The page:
Color Transparency

Author

Peggy Gerardin

Introduction

The visual system identifies surfaces and uses their properties to help recognize objects. One example of this phenomenon is color transparency: when a surface is seen both in plain view and through a transparent overlay, the visual system still identifies it as a single surface. Several studies have suggested that color changes across a region of an image that can be described as translations and/or convergences in a linear trichromatic color space lead to the perception of transparency, but other transformations, such as shear and rotation, do not. To study the limits of such systemic chromatic changes, we generated classes of stimuli consistent and inconsistent with D’Zmura et al’s Convergence Model of transparency perception. The main results support the Convergence Model in showing that, for vectors exceeding a minimal length, convergence and translation (except when equiluminant) lead to the perception of transparency, while shear and divergence do not. Large equiluminant translations were less often judged as transparent, consistent with observations reported by Chen and D’Zmura with respect to color changes that cross hue boundaries. Surprisingly, we found that small shears and divergences were also classified as transparent, in contradiction with the model. This could imply that two mechanisms underlie the perception of transparency: a low contrast mechanism that is sensitive to chromatic and luminance change independent of its direction (translation, shear, convergence or divergence), and one sensitive to higher contrasts that depends on the integrated direction. Our goal is to establish a model of color transparency, defining optimal conditions where this phenomenon occurs, and to investigate its application to color image rendering algorithms.

Related work

Transparency and motion
Transparency and shadow

Main contributions

This research will be useful to solve problems in color gamut transfers between devices (gamut mapping) and image segmentation. Image segmentation is the first step in image analysis and pattern recognition. The actual methods are based on histogram thesholding, region or edge-based approaches, and then image-independant. With our research, we will try to find an image-dependant color segmentation method that allows separating illuminance from surface colors, and mapping individual image components separately.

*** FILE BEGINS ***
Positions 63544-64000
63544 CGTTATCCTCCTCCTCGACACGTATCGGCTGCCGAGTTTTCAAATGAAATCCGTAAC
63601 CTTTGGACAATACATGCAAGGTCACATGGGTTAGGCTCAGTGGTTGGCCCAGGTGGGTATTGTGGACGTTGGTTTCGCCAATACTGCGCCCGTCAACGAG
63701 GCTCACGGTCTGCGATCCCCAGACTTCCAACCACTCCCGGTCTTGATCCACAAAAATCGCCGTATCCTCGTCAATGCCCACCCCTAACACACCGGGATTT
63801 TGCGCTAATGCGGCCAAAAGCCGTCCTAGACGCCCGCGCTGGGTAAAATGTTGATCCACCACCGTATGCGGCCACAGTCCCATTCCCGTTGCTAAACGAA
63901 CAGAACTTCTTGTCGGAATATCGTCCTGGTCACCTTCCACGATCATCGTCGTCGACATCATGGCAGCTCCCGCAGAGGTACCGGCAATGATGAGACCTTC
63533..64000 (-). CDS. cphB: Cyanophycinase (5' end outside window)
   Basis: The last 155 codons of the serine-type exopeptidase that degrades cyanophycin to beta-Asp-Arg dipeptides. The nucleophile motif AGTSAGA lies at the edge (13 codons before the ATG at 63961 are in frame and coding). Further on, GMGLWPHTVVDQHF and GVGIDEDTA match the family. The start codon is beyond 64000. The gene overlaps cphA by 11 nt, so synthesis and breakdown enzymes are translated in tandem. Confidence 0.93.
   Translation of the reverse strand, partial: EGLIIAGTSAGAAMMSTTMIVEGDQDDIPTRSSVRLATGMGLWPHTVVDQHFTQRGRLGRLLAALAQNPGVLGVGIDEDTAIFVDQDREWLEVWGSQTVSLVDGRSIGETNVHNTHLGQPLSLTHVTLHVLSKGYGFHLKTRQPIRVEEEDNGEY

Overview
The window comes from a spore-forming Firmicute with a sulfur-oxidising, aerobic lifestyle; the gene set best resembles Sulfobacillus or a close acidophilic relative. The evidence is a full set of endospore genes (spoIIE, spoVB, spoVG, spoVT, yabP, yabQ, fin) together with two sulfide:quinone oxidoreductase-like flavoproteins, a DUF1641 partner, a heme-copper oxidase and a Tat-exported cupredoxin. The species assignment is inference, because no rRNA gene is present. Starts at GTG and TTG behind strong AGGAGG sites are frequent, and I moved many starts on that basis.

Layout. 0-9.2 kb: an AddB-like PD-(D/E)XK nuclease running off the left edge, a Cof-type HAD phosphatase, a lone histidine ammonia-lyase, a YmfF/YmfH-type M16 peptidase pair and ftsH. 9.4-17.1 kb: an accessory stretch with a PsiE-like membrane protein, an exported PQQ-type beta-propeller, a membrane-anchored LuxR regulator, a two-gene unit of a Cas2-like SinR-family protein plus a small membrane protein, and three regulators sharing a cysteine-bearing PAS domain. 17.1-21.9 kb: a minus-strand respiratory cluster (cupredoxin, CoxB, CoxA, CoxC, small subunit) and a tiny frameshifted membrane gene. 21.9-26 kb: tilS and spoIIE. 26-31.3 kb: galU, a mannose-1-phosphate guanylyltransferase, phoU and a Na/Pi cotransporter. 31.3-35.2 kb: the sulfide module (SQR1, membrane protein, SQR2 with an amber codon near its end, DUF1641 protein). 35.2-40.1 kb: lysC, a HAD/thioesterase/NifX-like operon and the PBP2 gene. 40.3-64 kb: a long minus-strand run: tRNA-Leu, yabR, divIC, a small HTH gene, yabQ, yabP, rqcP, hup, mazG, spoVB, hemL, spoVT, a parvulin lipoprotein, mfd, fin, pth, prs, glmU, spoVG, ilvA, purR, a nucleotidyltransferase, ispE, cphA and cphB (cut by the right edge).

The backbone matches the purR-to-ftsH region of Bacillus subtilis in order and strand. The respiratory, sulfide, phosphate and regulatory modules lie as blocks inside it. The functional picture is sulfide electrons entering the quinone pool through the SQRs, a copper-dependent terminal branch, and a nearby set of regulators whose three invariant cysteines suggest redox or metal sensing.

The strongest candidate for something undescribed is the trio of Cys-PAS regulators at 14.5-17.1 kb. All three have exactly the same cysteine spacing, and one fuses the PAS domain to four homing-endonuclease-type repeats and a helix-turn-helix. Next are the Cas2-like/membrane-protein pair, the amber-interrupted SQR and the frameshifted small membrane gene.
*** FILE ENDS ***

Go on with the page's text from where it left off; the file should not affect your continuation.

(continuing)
Some results…

Current and future research

Following is a short summary of the next steps:

  • Extension of this model to moving color transparency and its consequences/implications to color changes (psychophysical experiments and data analysis). Some studies have added motion in their stimuli, claiming that this enhances the transparency effect. The main goal of this experiment 3 is to expect whether motion is neutral with respect to the effects of systematic color changes. At the same time, a direct application of the psychophysical results on moving color transparency detection will be processed. The goal of this application is to test the robustness of our D’Zmura Model extension to real images and video sequences.
  • Extension of this model to shadow perception, variation of size, form and uniformity (psychophysical experiments and data analysis). The main goal of this experiment 4 is to define the close relation between transparency and shadow perception. Both seems to need the same constraints, as the configuration (X-junctions) and systemic color changes. In this way, a new approach to identify and classify shadows in digital images will be processed, in using a perceptual model. The goal of this application is also to test the robustness of our D’Zmura Model extension to real images to detect shadows.

Collaborations

Sabine Süsstrunk
Ken Knoblauch (INSERM, France)

Publications

P. Gerardin, S. Susstrunk and K. Knoblauch, Systematic Chromatic Changes underlying Color Transparency, Perception (supplement: 26th European Conference on Visual Perception), Vol. 32, pp. 52, 2003.
[detailed record] [bibtex]

P. Gerardin, S. Susstrunk and K. Knoblauch, Study of Systematic Chromatic Changes in Color Space to Model Color Transparency, Proc. IS&T/SPIE Electronic Imaging 2003: Human Vision and Electronic Imaging VIII, Vol. 5007, pp. 456-462, 2003.
[detailed record] [bibtex]

P. Gerardin, P. Roud, S. Susstrunk and K. Knoblauch, Motion influences the Effects of Systematic Chromatic Changes, Proc. IS&T Second European Conference on Color in Graphics, Imaging and Vision (CGIV 2004), Vol. 2, pp. 46-50, 2004.
[detailed record] [bibtex]

P. Gerardin, P. Roud, S. Susstrunk and K. Knoblauch, Effects of Motion and Configural Complexity on Color Transparency Perception, Visual Neuroscience, Vol. 23, Nr. 3-4, pp. 591-596, 2006.
[detailed record] [bibtex]

P. Gerardin, Configural and perceptual factors influencing the perception of color transparency, Ph.D. Thesis, 2005.
[detailed record] [bibtex]

Funding

Swiss National Science Foundation (SNF) under grant number 20-59038.99.